Beauty is only skin deep

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One of the more familiar silhouettes on the savannah is the tree euphorbia (Euphorbia ingens), also known as the candelabra tree and naboom. Although they are closely associated with the Northern provinces, Euphorbia ingens is in fact also distributed throughout Gauteng and KwaZulu-Natal and the lowveld. It is usually seen towering above rocky outcrops or growing in deep sand within the bushveld.


The name candelabra tree is derived from the way in which the branches of this large plant, which can grow up to 10m tall, spread upwards in a balloon-like shape from a solitary trunk, much like those of a cactus. The small flowers, borne on the end of the stems, add to the cactus-like appearance of the candelabra tree.

These greenish yellow blooms grow along ridges of the segmented branches and turn into a rich red-purple fruit over time. Seed is distributed when the fruits pop open, flinging them a fair distance from the parent plant and making a sound not unlike that of corn popping.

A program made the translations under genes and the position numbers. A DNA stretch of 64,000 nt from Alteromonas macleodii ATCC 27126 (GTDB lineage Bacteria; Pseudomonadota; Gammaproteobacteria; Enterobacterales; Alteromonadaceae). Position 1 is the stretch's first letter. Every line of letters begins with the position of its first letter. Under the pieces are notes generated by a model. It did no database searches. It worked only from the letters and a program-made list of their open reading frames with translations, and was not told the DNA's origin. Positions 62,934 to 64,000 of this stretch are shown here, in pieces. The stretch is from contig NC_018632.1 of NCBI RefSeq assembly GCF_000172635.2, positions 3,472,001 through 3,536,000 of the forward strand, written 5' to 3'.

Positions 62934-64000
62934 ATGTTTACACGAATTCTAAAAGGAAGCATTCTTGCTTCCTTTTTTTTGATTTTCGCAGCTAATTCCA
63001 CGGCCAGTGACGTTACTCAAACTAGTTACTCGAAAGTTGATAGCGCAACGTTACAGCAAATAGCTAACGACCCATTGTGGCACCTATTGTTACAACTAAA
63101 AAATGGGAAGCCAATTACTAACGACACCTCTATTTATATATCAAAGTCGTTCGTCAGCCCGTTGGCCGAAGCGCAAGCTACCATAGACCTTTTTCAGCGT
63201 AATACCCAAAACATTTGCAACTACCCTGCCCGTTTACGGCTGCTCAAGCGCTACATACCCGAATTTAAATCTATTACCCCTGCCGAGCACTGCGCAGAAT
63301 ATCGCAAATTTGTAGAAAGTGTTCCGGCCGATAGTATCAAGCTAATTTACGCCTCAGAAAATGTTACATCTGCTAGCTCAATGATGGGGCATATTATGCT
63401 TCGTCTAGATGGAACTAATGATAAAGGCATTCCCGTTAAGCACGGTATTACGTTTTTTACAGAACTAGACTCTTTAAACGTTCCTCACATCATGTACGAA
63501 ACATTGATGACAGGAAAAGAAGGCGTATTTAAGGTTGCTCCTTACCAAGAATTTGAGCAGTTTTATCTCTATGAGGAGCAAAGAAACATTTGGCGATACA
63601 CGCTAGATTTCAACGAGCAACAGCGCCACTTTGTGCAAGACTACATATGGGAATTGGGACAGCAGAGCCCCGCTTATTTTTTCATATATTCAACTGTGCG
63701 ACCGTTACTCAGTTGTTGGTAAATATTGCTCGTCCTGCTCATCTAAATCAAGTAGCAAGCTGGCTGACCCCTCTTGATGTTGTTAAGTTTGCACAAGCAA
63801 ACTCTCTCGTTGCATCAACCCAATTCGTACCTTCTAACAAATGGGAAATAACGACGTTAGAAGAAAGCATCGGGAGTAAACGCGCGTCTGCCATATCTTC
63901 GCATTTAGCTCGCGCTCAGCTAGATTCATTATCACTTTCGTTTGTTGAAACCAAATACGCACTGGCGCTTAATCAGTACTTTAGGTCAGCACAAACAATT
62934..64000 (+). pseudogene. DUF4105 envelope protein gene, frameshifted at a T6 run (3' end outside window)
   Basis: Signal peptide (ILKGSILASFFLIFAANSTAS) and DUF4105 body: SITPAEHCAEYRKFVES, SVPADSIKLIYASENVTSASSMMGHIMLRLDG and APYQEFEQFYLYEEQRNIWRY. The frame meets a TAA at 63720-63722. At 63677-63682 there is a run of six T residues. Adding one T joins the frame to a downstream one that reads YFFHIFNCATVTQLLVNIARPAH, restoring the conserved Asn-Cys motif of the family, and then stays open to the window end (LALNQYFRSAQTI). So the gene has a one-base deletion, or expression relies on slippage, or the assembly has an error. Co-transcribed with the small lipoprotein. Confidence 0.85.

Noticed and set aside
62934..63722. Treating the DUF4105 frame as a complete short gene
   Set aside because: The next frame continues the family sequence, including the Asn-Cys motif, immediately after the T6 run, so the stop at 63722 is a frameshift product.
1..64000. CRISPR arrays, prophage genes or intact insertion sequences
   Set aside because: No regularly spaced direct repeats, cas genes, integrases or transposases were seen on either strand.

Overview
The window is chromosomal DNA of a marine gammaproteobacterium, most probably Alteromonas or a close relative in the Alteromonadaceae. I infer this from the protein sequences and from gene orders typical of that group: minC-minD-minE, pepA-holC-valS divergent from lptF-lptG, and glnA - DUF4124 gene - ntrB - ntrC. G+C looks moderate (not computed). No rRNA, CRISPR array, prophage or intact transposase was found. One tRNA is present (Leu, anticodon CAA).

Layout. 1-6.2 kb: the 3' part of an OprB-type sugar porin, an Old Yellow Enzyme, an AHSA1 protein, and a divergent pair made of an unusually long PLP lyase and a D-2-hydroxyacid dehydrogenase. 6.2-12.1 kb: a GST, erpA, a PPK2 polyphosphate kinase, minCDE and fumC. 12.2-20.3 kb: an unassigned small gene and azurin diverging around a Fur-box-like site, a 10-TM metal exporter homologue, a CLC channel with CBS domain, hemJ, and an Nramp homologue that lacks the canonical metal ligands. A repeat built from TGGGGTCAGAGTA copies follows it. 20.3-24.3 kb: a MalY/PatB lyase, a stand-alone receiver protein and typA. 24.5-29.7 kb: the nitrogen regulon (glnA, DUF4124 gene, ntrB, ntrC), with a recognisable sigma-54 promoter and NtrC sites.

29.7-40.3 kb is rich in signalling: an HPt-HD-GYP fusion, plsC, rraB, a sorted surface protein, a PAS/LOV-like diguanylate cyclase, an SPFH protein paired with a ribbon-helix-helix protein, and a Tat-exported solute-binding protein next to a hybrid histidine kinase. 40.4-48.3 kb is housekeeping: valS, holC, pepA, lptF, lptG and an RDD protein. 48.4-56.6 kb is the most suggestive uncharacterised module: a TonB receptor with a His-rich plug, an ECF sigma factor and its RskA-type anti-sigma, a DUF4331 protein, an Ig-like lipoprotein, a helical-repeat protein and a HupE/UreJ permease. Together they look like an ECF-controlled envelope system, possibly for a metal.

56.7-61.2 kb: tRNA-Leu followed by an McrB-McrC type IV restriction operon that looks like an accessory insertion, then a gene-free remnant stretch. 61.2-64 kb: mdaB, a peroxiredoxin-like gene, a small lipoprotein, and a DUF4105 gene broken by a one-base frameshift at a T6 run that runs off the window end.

The tree euphorbia is a hardy, drought-resistant and low maintenance plant, well suited to rockeries and succulent gardens. The milky sap contained within the leaves of the Euphoribaceae family can be extremely harmful to man and animals, so be sure to plant it out of reach of children and pets.

The sap of Euphorbia ingens causes blistering if it touches the skin, and blindness if it comes into contact with the eyes. Inhaling the fumes causes a burning sensation and ingesting it results in severe illness.

It is assumed that this toxicity, along with its armoury of sharp spines, is a deterrent to browsing animals, and insect pests, which avoid the tree euphorbia at all costs. That is, with the exception of the black rhino, which pushes it over and devours the leaves with relish. Birds are also oblivious to the dangers lurking within, and will eat the fruit and berries, and build their nests in dead portions of the stem. Butterflies and bees, as well as numerous species of wasp and fly, are also known to visit the flowers to collect pollen and nectar.

It is not all bad news though; the Venda and Sotho people have long used the juice of the tree euphorbia (in very precise doses) to treat ulcers and cancer, as well as for its purgative properties. Another use for the tree euphorbia is in making doors, planks and boats, although a fire is made around the base to set the sap before cutting it down.

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Thursday, 14 December 2017